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Tuesday, January 26, 2010

Simple Sugar Cookies - Gold Medal Flour

This recipe for tasty sugar cookies was taken off the back of a bag of Gold Medal Flour. You can roll or drop... I avoid rolling at all costs! ;-) In fact, the recipe is actually called, "To Roll or Not to Roll Sugar Cookies."

sugar cookies

"TO ROLL OR NOT TO ROLL SUGAR COOKIES"

1 cup sugar
1 cup butter or margarine, softened
1 teaspoon vanilla
1/2 teaspoon almond extract (sometimes I substitute lemon extract or extra vanilla)
1 egg
2 1/3 cups flour
1/2 teaspoon baking soda
colored sugar or granulated sugar

Heat oven to 375 degrees.

FOR NO-ROLL COOKIES: In large bowl, beat sugar and butter on low speed or with spoon until light and fluffy. Stir in vanilla, almond extract, and egg. Stir in flour and baking soda. Shape dough by teaspoonfuls into balls. On ungreased cookie sheet, place 2 inches apart. Flatten with bottom of glass dipped in sugar. Bake 9 to 11 minutes or until set. Immediately remove from cookie sheet to cooling rack.

FOR ROLLED CUTOUT COOKIES: Use 1 1/2 cups powdered sugar instead of 1 cup sugar. In large bowl, beat powdered sugar and butter on low speed or with spoon until light and fluffy. Stir in vanilla, almond extract, and egg. Stir in flour and baking soda. Cover and refrigerate at least 2 hours. Divide dough in half. Roll each half 1/4 inch thick on lightly floured surface. Cut into desired seasonal shapes with 2- to 2 1/2-inch cookie cutters. If cookies will not be frosted, sprinkle with sugar. On ungreased cookie sheet, place cutouts 2 inches apart. Bake 7 to 8 minutes or until edges are light brown. Immediately remove from cookie sheet to cooling rack.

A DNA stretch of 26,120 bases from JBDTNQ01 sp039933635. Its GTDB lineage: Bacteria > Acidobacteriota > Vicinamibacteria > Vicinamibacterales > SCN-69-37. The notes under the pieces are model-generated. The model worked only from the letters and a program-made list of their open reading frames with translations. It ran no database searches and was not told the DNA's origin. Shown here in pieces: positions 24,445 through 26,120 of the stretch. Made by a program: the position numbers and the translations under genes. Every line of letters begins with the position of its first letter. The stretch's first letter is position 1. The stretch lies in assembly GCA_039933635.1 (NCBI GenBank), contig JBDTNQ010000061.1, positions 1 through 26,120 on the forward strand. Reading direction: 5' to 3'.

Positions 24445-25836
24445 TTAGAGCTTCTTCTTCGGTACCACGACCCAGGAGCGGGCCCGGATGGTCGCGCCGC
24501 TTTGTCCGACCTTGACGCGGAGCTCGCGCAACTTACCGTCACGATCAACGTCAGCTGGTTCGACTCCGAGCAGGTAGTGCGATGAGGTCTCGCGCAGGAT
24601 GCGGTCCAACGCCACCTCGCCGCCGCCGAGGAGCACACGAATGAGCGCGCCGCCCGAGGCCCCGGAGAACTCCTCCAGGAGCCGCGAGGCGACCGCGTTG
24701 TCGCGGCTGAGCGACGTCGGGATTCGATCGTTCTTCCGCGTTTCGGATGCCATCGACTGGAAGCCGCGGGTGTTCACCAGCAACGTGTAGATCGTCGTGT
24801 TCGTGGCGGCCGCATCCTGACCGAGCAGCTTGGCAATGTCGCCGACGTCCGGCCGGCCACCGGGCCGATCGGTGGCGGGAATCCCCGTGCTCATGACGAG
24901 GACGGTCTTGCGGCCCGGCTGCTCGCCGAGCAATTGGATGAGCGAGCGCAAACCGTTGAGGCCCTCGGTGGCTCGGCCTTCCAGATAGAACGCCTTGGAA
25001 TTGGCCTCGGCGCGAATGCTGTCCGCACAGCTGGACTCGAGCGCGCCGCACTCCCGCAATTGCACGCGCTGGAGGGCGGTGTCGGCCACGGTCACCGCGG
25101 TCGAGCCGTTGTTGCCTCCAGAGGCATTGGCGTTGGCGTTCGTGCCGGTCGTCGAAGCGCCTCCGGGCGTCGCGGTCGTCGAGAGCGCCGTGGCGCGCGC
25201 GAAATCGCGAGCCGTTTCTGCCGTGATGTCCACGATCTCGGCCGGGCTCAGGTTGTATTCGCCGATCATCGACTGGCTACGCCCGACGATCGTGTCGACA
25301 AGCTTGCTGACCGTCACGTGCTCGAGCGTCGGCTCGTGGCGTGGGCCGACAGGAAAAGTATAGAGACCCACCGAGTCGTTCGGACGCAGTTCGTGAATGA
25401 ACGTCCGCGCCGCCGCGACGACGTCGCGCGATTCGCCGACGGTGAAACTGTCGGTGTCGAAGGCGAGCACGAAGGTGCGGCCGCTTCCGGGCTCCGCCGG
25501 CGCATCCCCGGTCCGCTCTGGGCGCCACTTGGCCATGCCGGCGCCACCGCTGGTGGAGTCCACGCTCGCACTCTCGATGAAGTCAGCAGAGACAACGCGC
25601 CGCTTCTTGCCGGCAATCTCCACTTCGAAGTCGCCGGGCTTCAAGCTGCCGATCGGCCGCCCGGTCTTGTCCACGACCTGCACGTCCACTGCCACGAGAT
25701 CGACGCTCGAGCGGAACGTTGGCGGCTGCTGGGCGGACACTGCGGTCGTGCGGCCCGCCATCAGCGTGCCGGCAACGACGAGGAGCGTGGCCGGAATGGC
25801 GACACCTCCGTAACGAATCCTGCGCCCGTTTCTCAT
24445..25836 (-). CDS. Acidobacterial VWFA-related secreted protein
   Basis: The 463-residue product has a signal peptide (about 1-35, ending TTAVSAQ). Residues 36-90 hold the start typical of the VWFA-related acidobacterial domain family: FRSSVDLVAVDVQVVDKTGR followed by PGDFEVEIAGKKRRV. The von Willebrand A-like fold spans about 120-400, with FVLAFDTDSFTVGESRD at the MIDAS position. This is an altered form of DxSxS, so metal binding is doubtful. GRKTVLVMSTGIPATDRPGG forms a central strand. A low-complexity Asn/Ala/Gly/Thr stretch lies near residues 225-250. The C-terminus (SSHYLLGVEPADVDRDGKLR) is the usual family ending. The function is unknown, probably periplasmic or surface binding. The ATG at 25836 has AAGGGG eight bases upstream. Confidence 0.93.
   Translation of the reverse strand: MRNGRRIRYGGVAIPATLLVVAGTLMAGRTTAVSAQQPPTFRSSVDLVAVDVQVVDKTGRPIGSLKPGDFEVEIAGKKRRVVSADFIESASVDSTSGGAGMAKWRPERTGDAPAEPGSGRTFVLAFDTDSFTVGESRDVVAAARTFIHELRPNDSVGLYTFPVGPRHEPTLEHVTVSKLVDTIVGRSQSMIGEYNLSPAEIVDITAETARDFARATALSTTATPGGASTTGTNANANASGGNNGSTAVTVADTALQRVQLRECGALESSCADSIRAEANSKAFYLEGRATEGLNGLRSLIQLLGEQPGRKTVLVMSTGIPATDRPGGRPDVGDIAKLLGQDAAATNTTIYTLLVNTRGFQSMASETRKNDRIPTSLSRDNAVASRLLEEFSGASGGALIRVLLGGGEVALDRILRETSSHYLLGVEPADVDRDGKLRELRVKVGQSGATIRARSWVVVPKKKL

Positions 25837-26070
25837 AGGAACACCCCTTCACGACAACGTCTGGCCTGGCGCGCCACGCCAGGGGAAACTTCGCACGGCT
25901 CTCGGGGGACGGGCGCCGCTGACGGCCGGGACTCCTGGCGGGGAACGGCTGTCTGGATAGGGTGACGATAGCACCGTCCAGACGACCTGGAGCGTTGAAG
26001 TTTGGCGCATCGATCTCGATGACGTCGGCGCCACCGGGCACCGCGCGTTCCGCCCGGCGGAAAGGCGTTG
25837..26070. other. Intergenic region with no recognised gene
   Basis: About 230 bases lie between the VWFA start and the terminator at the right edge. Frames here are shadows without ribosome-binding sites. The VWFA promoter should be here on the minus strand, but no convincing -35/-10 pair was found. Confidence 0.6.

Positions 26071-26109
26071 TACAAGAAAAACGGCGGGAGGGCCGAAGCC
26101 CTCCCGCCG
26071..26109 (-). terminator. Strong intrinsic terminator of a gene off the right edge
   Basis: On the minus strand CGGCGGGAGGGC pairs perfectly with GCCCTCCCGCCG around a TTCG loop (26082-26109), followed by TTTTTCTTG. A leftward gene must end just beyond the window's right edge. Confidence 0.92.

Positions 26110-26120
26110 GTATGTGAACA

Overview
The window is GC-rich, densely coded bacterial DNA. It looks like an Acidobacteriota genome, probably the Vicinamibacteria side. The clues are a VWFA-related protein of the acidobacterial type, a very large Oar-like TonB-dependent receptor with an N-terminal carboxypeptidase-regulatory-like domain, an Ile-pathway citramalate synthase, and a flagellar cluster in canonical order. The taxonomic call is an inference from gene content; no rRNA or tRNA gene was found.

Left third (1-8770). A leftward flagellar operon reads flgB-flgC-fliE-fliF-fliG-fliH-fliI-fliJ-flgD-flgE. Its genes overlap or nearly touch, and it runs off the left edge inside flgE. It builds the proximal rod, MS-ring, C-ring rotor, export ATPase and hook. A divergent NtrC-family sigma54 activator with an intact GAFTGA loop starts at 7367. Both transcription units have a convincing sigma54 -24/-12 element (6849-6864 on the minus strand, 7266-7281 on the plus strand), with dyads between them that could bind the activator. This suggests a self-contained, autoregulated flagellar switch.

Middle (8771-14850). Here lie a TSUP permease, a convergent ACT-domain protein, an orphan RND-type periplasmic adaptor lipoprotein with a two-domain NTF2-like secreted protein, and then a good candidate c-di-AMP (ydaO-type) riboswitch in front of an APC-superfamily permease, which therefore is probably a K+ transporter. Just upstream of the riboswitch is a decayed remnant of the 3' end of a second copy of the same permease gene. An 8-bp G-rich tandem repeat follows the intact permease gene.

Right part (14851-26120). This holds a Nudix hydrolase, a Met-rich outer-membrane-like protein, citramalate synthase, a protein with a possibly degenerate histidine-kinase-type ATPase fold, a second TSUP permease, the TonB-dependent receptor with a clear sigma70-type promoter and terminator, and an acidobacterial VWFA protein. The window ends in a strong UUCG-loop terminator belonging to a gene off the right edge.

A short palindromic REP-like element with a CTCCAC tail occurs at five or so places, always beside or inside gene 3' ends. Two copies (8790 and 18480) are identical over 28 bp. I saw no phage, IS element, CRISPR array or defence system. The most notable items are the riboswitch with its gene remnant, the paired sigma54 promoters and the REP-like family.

Yield: about 4 dozen cookies

Recommend: YES

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Friday, January 22, 2010

Skin MD Natural and Fairytale Brownies Contest Winners!

Just wanted to post the WINNERS of my two most recent contests!

Congratulations to {Shelly} on winning a bottle of Skin MD Natural's shielding lotion! I think you'll finally be able to say goodbye to your dry skin!!


From over 100 entries (!), Anonymous, her contact info is {Carla}, is going to be savoring some gourmet sweets after winning a Valentine Dozen from Fairytale Brownies!!


CONGRATULATIONS!

I also wanted to share that I had to REdraw TWICE, because some entrants didn't post their email and it was either hidden on their profile, or their profile wasn't available!! :-( If you're a regular contest enter-er (lol), on any blog, you should be SURE that a way to contact you if you win is accessible!

Thanks to all of you for entering! I wish I could have made sure you ALL won!

Here's another chance: You've got a week to enter to win a voucher for a FREE box of General Mills cereal!

Have a great weekend!
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General Mills Cereal - WIN a free box!

My husband and children enjoy cereal. My children often eat it dry, as a midmorning or afternoon snack. I have even been known to give the kids cereal for a meal other than breakfast, which has always made me feel soo guilty. I'm not sure why, when we sometimes have pancakes for supper, too!